Welcome New Graduate Students 2011
Ruthie Birger received an A.B. in Applied Mathematics from Harvard (2006) and an MSc in Epidemiology from the London School of Hygiene and Tropical Medicine (2007). She has worked in London for most of the past 5 years doing quantitative research in several fields of public health including quality of care evaluation and HIV and STI prevention. She is interested in using mathematical models to explore infectious disease dynamics both on population and within-host levels.
Emma Fuller received a B.A. in Biology and Environmental studies from the University of Chicago (2009) where she studied disease dynamics in gypsy moths. Since graduation she worked first in the a near-shore community ecology lab at the University of Washington and then as a researcher on the Central Science team at The Nature Conservancy. She is interested in human-environment coupled systems, food webs, disease, math, and conservation.
Catherine Offord holds a B.A. in Biological Sciences from Oxford University, where she became particularly interested in the organization of task allocation and collective decision-making in insect systems. After graduating in 2010 she worked for a year on the completely unrelated topic of spider silk biomechanics with the Oxford Silk Group, before returning to pursue study on collective behavior in animal groups. Her interests include mechanisms of decision-making, swarm behavior and collective intelligence in self-organized systems.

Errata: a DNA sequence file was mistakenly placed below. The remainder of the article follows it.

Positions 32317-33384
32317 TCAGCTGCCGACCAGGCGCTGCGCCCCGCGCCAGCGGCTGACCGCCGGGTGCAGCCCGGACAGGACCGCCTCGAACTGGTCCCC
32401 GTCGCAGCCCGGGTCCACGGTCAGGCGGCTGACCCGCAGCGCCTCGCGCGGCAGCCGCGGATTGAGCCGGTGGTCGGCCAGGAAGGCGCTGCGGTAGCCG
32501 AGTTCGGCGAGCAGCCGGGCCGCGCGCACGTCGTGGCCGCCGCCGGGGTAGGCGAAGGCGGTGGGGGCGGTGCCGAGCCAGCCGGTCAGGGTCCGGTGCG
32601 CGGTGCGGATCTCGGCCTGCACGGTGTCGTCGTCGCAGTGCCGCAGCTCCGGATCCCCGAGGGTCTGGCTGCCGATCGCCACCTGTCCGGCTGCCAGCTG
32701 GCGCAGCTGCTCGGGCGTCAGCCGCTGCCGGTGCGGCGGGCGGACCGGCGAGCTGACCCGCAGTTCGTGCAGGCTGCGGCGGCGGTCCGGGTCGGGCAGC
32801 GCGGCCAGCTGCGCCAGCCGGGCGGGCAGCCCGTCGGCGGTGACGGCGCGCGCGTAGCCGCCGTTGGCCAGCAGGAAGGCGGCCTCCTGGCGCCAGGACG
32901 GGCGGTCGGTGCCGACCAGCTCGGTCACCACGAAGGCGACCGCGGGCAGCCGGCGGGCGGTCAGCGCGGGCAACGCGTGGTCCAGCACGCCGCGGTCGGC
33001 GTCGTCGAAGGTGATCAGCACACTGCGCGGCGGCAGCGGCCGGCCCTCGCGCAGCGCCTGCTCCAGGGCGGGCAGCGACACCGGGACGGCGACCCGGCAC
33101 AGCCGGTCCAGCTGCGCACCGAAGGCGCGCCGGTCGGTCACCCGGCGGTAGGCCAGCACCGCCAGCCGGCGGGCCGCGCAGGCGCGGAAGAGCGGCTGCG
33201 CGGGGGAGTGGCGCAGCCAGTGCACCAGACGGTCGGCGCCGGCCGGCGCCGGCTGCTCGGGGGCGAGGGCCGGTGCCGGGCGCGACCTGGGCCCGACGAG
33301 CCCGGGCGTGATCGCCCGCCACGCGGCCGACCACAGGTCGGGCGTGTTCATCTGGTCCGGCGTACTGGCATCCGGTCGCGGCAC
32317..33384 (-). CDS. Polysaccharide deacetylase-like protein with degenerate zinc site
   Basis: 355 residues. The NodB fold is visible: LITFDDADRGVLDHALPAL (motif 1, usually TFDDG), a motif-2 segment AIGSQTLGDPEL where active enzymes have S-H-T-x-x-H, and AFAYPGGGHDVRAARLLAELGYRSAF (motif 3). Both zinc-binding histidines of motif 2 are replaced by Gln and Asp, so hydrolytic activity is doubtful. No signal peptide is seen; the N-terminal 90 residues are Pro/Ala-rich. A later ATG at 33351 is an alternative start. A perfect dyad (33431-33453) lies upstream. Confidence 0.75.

Adam Pellegrini received his B. A. from Colgate University with High Honors in Biology (2010). He has worked on fish behavior in the Mississippi, paleoecology in Mongolia, landscape fire ecology in South Africa, and currently focuses on how biogeochemistry interacts with community properties to determine ecosystem patterns. He’s interested in looking at what determines different types of nutrient limitation and consequently, how does nutrient limitation result in emergent properties at the ecosystem scale. He’s currently applying this to the African savanna and hope to use a similar approach in the Amazon Basin.
Molly Schumer went to Reed College in Portland, Ore., where she majored in biology and completed a thesis on the genetic control of aggressive behavior in African cichlids. After college, she spent two years with Teach for America in the Mississippi Delta as a 6th grade science teacher. She’s interested in applying genomic techniques to studying introgression at hybrid zones and the genetic basis of behavior. She’s also interested in the evolution of mating systems and sexual selection.
S. Jacob Socolar received his B.A. in Biology from Swarthmore College (2011), where his honors research examined patterns of bird occurrence at a site in Amazonian Peru. He is interested in the ecological mechanisms governing species' occurrence, persistence, and distribution, with a special focus on informing biodiversity conservation practice. (The S. stands for Samuel, but he goes by Jacob.)
Leslie Beh earned an A.B. in Evolutionary Biology from Harvard University (2011), where he worked on the biochemistry of chromatin-binding proteins. Having never taken a course in organismal biology or ecology, and never been out in the field, he is looking forward to a refreshing experience at EEB. He will be taking a semester off to finish some lab work and attend culinary school, before joining EEB in February 2012.